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Modifying Commercial RFID Tags using Polydimethylsiloxane based Polymers for Sensing Purposes

Hillier, Aaron (2020) Modifying Commercial RFID Tags using Polydimethylsiloxane based Polymers for Sensing Purposes. Doctor of Philosophy (PhD) thesis, University of Kent,. (KAR id:81025)

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In the last decade, RFID sensing has grown rapidly. Passive RFID tags are attractive due to their low cost, theoretically infinite lifespans, small form factor and the ability to be read without a line of sight required. This has resulted in an enormous increase in research and commercial interest, with RFID sensing growing at an ever expanding rate. Previous RFID sensing has relied upon exploiting the reader side of RFID systems, or incorporating bespoke sensors into RFID systems. Newer classes of sensing tags now allow for useable sensing information to be provided by the tag antenna in the form of a sensor code that relates to a stimuli affecting the tag.

A popular research avenue for RFID has been utilising stimuli responsive materials. Using stimuli responsive polymers and other materials has previously relied upon exploiting the analogue changes that result when the stimuli responsive material is affected by an analyte of interest. The primary advantage of using stimuli responsive materials over bespoke sensing components is that the simpler components can be utilised. Nowadays, commercial sensing tags can be purchased for as little as £2.75, that can provide digital information about environmental conditions. Whilst dedicated sensors for other analytes would be expected to have a higher cost, incorporating polymeric materials into lower cost sensors and repurposing them to sense a range of analytes presents an attractive alternative. A commercially available RFMicron RFM-2100 AER moisture sensing tag was modified with polydimethylsiloxane (PDMS) to allow for sensing of aqueous electrolytes of variable concentration. Coating the tag with the hydrophobic layer also allowed for the system to return to be reusable. The system also demonstrated the ability measure the relative amount of water (or alcohol) in water/alcohol mixes. A two part reactive silicone cross-linked polymer was also investigated for the purpose of repurposing the tag to be used as a pH sensor, but was found not to produce enough (if any) changes in response with variable pH. Following this work, a preliminary investigation showed the potential for a PDMS/PANI (polyaniline) composite was tested as a pH responsive coating for the RFMicron RFM2100 AER. The system was capable of measuring 5 distinct ranges of pH, but only on the first use of the system, as after this the system became incapable of measuring pH changes aside from those associated with the large change in dielectric properties of extremely low pH solutions.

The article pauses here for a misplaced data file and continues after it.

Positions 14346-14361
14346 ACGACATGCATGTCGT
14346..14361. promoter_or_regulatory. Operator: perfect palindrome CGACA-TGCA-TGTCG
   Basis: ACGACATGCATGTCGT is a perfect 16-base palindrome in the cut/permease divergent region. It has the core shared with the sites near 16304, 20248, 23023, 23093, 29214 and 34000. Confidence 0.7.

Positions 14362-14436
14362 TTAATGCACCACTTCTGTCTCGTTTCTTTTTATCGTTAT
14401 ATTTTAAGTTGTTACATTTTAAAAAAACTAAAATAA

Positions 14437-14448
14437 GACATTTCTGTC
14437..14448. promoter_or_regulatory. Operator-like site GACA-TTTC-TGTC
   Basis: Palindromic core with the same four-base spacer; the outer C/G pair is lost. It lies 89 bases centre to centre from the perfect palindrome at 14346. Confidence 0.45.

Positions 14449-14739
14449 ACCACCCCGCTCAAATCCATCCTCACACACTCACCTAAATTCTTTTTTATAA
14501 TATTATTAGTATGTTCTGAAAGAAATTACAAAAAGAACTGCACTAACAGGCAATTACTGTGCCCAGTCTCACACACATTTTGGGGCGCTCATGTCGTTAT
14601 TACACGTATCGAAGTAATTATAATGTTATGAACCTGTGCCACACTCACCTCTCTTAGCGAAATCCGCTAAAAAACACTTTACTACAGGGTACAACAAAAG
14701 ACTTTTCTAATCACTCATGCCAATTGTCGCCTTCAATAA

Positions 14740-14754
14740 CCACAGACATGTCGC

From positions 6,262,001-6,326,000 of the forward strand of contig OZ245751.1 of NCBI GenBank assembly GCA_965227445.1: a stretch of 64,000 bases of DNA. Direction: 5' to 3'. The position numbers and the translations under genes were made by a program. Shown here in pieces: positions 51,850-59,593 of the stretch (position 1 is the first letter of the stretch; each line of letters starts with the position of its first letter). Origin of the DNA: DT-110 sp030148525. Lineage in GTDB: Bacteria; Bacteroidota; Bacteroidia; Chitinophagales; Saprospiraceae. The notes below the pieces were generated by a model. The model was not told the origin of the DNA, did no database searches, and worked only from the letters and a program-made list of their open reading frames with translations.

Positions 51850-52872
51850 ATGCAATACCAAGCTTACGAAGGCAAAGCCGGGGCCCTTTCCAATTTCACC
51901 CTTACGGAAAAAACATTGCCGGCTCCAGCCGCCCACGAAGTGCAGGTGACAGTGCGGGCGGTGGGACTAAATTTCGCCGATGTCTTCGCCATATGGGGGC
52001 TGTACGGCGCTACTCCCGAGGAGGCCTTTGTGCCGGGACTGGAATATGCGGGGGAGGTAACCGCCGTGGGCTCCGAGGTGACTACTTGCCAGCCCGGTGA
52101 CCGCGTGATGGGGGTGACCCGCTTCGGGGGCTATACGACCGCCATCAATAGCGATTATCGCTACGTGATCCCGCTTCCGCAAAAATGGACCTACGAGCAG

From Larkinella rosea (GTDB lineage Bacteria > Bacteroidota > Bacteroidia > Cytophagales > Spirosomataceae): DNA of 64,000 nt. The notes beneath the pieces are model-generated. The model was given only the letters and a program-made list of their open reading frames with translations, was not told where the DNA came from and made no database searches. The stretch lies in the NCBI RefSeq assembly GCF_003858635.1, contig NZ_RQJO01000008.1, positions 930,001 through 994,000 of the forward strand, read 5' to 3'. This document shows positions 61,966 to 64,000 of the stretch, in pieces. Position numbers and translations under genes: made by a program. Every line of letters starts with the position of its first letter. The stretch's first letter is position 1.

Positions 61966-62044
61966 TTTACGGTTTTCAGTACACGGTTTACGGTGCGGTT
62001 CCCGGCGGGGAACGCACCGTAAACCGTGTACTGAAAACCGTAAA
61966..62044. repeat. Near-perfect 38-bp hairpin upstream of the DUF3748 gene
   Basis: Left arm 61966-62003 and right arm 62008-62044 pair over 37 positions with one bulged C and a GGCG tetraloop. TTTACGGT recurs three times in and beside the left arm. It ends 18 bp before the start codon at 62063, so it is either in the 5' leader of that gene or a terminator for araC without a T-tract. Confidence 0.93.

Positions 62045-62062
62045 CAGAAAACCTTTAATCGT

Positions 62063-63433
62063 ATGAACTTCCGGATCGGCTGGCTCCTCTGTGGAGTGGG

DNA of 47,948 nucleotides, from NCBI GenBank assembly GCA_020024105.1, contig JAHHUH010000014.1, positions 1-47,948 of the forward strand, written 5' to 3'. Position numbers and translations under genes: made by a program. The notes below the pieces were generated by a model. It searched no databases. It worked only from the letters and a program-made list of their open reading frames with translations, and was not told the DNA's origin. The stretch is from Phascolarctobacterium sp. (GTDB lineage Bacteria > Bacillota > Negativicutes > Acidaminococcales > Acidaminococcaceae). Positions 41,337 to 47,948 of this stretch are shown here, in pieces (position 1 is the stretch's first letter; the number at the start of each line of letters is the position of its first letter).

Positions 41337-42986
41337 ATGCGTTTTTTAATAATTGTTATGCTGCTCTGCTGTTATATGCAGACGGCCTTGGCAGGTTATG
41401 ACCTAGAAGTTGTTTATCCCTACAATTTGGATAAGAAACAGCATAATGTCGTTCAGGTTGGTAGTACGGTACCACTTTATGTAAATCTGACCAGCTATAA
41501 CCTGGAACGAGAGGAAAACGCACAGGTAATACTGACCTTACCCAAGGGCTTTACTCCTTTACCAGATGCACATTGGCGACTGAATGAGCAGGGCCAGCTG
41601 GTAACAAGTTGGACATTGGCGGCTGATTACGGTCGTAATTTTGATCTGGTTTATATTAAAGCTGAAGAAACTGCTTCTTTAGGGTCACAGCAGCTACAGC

Item Type: Thesis (Doctor of Philosophy (PhD))
Thesis advisor: Batchelor, John
Thesis advisor: Holder, Simon
Divisions: Divisions > Division of Computing, Engineering and Mathematical Sciences > School of Engineering and Digital Arts
Funders: Organisations -1 not found.
SWORD Depositor: System Moodle
Depositing User: System Moodle
Date Deposited: 28 Apr 2020 08:10 UTC
Last Modified: 13 May 2022 11:27 UTC
Resource URI: (The current URI for this page, for reference purposes)
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